Editorial Note: As infant mortality due to causes other than congenital anomalies has been reduced, congenital anomalies have become the leading cause of infant mortality and are the fifth leading cause of YPLL. Nevertheless, it appears that YPLL due to congenital anomalies has decreased over the past decade, despite an increase in the number of births. Much of this decline may be attributed to improvements in the care of infants born with congenital anomalies, resulting in an increased survival rate. The decline cannot be attributed to an overall decline in the incidence rate of anomalies. According to CDC's birth defects surveillance data, the rates of occurrence of most defects have remained stable over the past decade (2) with a few notable exceptions. The rates of anencephaly and spina bifida have decreased substantially, which may account for some of the decrease in YPLL due to nervous-system anomalies, and the reported rate of some types of heart defects has increased.

Although new improvements in the care of affected individuals may further reduce YPLL due to congenital anomalies, the ultimate goal is reduction by primary prevention of congenital anomalies. Primary prevention will require the discovery of the causes of congenital anomalies, which are known to operate at the time of embryogenesis and organogenesis during the first trimester of pregnancy. Primary prevention is important, since many who now survive infancy with congenital anomalies face a lifetime of debilitating morbidity.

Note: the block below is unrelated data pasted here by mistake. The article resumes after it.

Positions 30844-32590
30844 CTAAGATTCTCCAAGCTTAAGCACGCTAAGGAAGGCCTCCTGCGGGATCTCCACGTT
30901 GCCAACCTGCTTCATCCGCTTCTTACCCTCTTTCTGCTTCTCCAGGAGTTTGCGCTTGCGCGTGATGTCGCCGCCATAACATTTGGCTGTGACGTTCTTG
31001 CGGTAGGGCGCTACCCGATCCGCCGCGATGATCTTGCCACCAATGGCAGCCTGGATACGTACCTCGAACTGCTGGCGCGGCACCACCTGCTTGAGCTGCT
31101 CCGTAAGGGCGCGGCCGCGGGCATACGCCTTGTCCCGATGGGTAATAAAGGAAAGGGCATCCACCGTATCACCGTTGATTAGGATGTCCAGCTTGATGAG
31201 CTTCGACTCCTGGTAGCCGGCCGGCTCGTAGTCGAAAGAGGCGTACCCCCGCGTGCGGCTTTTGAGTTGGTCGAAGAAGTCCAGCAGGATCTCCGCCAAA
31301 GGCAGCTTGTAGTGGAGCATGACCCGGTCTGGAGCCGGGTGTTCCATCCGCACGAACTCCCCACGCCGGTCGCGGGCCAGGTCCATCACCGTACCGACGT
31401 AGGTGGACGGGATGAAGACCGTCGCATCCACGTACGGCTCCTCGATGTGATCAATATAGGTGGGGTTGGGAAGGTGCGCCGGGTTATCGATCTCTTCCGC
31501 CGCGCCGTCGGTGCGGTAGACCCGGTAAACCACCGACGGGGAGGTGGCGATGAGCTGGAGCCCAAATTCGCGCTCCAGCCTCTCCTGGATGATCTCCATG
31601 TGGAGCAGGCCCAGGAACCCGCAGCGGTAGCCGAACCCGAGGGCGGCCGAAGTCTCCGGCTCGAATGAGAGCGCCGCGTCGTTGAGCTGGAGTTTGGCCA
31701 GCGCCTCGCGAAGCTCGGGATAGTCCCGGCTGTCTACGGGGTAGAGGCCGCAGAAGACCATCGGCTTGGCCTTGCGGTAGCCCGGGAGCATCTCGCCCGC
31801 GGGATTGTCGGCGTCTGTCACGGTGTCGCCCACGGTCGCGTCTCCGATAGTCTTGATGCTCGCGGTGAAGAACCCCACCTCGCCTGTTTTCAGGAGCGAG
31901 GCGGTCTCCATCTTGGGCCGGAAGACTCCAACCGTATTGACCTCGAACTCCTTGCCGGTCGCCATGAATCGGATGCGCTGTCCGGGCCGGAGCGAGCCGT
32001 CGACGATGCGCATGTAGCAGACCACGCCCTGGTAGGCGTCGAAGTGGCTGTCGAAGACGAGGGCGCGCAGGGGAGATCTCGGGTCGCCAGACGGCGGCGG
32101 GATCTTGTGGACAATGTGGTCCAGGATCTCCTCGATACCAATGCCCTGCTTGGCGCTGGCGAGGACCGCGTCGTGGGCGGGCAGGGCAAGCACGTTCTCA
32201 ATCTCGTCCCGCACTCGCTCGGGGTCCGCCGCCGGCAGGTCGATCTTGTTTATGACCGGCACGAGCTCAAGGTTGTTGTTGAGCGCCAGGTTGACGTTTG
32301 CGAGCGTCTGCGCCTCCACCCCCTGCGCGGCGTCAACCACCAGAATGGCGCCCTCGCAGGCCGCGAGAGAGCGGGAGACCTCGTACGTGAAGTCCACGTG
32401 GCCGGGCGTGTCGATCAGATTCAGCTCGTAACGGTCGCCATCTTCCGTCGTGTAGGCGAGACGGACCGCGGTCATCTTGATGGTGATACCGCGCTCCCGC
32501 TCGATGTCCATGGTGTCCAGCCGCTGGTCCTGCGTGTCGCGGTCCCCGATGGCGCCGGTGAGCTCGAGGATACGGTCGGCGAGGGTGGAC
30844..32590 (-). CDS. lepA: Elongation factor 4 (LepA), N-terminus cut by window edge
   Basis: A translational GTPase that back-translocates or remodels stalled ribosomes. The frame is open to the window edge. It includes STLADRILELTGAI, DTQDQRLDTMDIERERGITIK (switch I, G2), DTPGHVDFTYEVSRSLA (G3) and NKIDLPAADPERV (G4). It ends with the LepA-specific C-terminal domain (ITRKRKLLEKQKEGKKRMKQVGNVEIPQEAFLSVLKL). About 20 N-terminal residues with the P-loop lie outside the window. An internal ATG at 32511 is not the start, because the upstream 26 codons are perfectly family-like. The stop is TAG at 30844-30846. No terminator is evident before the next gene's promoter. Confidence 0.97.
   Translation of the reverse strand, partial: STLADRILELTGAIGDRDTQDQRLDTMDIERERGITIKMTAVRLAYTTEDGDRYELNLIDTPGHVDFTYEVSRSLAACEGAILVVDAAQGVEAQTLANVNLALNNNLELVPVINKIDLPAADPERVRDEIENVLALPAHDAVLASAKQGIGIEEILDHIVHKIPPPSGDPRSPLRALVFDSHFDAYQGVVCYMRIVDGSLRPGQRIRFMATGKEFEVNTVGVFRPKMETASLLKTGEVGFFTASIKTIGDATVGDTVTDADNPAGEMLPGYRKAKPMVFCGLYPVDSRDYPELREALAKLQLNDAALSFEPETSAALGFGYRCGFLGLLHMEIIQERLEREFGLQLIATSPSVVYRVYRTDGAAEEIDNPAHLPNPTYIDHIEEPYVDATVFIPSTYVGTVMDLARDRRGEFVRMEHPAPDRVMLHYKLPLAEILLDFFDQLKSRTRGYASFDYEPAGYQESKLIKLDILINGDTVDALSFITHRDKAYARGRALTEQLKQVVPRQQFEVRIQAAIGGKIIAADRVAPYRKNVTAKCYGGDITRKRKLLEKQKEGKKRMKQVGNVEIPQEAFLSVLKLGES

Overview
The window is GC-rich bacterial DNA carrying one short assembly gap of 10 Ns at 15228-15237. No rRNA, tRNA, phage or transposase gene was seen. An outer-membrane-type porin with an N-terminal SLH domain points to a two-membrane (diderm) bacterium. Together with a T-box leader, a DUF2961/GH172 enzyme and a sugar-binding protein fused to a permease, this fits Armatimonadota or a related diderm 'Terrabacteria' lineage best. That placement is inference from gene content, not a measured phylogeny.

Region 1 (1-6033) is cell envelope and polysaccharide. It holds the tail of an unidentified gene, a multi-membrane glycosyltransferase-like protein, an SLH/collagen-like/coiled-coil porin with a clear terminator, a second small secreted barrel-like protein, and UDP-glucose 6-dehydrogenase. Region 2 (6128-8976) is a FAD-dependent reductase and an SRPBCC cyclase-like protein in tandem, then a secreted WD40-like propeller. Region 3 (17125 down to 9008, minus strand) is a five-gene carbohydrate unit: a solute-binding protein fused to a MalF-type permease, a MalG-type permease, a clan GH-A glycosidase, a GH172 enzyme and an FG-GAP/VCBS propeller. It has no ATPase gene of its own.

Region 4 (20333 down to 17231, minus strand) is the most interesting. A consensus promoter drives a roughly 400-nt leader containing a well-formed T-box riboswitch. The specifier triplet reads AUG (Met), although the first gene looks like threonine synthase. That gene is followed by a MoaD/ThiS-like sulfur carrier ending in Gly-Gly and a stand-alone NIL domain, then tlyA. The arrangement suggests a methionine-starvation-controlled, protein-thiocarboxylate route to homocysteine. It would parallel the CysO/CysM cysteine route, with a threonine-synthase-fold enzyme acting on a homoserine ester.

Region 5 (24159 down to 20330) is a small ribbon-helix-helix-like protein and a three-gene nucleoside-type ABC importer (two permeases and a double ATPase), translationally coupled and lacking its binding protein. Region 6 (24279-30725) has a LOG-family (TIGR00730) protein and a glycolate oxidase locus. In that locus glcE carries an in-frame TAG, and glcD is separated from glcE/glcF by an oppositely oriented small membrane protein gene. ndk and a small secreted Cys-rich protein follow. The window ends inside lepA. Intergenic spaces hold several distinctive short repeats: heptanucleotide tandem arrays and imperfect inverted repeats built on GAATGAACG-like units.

Even though congenital anomalies are among the leading causes of premature mortality, the YPLL statistics understate their true impact. One reason is that anomalies in infants who die shortly after birth may not be diagnosed and, thus, the infants' deaths may not be attributed to congenital anomalies. Another reason for understatement is that the YPLL statistics are based only on liveborn infants. A substantial number of fetuses with anomalies, however, die in utero.

The comparison of 1970-1972 data with 1980-1982 data may be clouded to some extent by changes in diagnostic acumen and cause of death attribution and in mortality coding. The 1970-1972 data were coded for cause of death by the Eighth Revision, International Classification of Diseases (ICD-8), and the 1980-1982 data were coded by the 9th Revision (ICD-9). For some categories of anomalies, code differences are very minor, but for others, ICD-9 is more detailed. For example, the coding available for chromosomal anomalies is more extensive in ICD-9. The YPLL for chromosomal anomalies was about twofold higher in 1980-1982 than in 1970-1972. Since the incidence of the common chromosomal anomalies seems to have remained relatively stable over the past decade, and since survival has been stable or has improved, the doubling of YPLL attributed to chromosomal anomalies is likely to result from better diagnosis and cause of death attribution and/or coding.


  1. CDC. Changes in premature mortality--United States, 1983-1984. MMWR 1986;35:29-31.

  2. CDC. Temporal trends in the incidence of malformation in the United States, selected years, 1970-71, 1982-83. MMWR: CDC Surveillance Summaries, 1985;34 (No. 2SS);1SS-3SS.